The annual Nuclear Regulatory Commission hearing on the relicensing of the Indian Point nuclear power plant in Buchanan drew a packed and boisterous crowd of about 200 Thursday, many of whom carried signs or dressed up in costume.
The meeting, held at Tarrytown’s Doubletree hotel, gave citizens and elected officials on both sides of the contentious Indian Point debate a chance to air their concerns and directly address NRC officials.
Before members of the public and anti-nuclear activists spoke, elected officials and business leaders were given the opportunity to present their case to the NRC panel.
Peekskill Mayor Mary Foster said she acknowledges the safety dangers of her city’s proximity to the plant — specifically in terms of evacuation concerns — but appreciates the facility’s role as an economic engine and its parent company, Entergy’s, role in funding cultural programs.
“The lessons are about how to do better,” she said. “My request here is really to understand how [the Federal Emergency Management Agency], the NRC and the elected officials can work both on the first-responder matters and the emergency evacuations.”
But not all elected officials were in favor of relicensing the aging plant, like Assemblyman Tom Abinanti, the Democrat whose district covers the towns of Greenburgh and Mount Pleasant, as well as several nearby villages.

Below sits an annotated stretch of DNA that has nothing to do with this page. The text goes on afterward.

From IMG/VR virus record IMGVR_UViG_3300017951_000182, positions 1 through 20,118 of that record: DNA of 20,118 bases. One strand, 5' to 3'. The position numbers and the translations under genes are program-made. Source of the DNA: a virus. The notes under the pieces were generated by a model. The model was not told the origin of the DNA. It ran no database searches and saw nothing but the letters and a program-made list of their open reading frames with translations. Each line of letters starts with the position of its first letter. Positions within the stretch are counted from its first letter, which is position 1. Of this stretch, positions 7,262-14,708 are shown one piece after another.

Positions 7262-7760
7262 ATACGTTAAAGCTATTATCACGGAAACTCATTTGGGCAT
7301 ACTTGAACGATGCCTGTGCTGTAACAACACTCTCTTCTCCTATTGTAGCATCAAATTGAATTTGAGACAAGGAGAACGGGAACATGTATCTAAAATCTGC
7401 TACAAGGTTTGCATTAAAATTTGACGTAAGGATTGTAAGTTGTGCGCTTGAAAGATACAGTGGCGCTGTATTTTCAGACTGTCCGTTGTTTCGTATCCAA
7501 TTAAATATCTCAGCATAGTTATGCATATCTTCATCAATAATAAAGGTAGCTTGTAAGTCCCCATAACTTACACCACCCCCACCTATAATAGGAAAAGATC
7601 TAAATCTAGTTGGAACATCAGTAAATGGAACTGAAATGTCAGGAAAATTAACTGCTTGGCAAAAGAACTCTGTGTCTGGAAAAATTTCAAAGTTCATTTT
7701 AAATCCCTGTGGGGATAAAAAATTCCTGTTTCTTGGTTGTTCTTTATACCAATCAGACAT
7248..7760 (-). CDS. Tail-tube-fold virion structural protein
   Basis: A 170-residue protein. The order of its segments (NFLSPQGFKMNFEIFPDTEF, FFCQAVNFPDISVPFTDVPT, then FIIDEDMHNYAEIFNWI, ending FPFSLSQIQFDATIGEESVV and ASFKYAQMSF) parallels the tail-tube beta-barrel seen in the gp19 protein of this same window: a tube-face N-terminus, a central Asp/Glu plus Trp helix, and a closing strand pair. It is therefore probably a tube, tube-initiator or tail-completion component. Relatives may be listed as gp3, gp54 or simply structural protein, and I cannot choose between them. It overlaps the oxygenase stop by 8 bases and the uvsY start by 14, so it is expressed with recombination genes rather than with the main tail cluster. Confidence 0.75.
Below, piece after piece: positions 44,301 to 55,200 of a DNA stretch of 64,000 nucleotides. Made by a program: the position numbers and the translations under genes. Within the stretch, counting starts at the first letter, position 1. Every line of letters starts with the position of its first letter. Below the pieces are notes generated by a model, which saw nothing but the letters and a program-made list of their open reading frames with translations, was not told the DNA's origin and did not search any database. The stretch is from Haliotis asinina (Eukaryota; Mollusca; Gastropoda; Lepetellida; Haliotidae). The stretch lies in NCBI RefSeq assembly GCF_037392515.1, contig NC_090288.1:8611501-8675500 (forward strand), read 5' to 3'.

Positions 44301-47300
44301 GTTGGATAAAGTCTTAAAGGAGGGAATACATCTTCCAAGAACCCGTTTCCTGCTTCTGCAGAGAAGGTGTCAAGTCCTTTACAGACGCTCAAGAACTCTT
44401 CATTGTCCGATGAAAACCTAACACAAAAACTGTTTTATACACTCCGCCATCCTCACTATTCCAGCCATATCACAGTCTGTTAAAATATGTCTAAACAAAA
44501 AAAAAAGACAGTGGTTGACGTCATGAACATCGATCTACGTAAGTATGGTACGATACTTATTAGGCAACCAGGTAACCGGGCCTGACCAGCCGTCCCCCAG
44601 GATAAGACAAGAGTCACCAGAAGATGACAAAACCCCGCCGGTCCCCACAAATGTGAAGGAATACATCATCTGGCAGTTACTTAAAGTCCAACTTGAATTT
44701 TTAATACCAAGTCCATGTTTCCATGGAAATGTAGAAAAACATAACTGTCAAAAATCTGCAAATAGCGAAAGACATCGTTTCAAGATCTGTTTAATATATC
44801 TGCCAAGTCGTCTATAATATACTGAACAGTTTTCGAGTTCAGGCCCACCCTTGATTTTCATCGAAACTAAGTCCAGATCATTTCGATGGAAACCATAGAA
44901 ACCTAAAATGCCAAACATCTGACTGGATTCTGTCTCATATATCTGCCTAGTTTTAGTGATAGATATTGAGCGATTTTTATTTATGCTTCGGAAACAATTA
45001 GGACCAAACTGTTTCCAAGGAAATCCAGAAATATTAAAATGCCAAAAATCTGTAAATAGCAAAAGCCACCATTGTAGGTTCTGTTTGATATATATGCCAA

“Indian Point is an old car whose time has come,” Abinanti said. “So far we’ve been lucky, but for how long can we continue to bet before the house wins and we lose everything?”
Both politicians, as well as several other elected officials and business leaders who spoke — like Mount Vernon Councilman Richard Thomas and Business Council of Westchester President Marsha Gordon — were frequently interrupted by shouts of “Shut it down!” and “Keep it open!”
But the furor grew loudest when anti-nuclear activists took the microphone, like Spring Valley resident Susan Shapiro, who brought a Geiger counter with her and found herself in a shouting match with the event’s moderator over the length of her remarks.
Shapiro said the NRC must remember that their greatest responsibility is to protect those who live in Indian Point’s shadow, both those in the oft-discussed 10-mile radius and the approximately 25 million people who live in the plant’s 50-mile radius.
“This is a big and expensive plant, and we’re your insurers … not Entergy, not the government,” she said. “You work for us, not for anybody else.”
Michel Lee, with the Washington, D.C.-based Nuclear Information Resource Service, said she’s confident there was at least one individual on the NRC panel fighting behind the scenes to close Indian Point; she urged that hypothetical individual to keep working hard.
“You’re not going to get million-dollar jobs when you come out, but you’ll be saving millions of lives,” she said.
Responding to union representatives who held up signs with slogans like “Indian Point = Jobs,” anti-nuclear activist Marilyn Ellie of Cortlandt Manor said the safety of surrounding communities should take precedence over plant workers’ job security or factory pride.
“It’s old, it’s dangerous and it’s unnecessary,” she said. “It’s not a job factory. It’s a nuclear power plant.”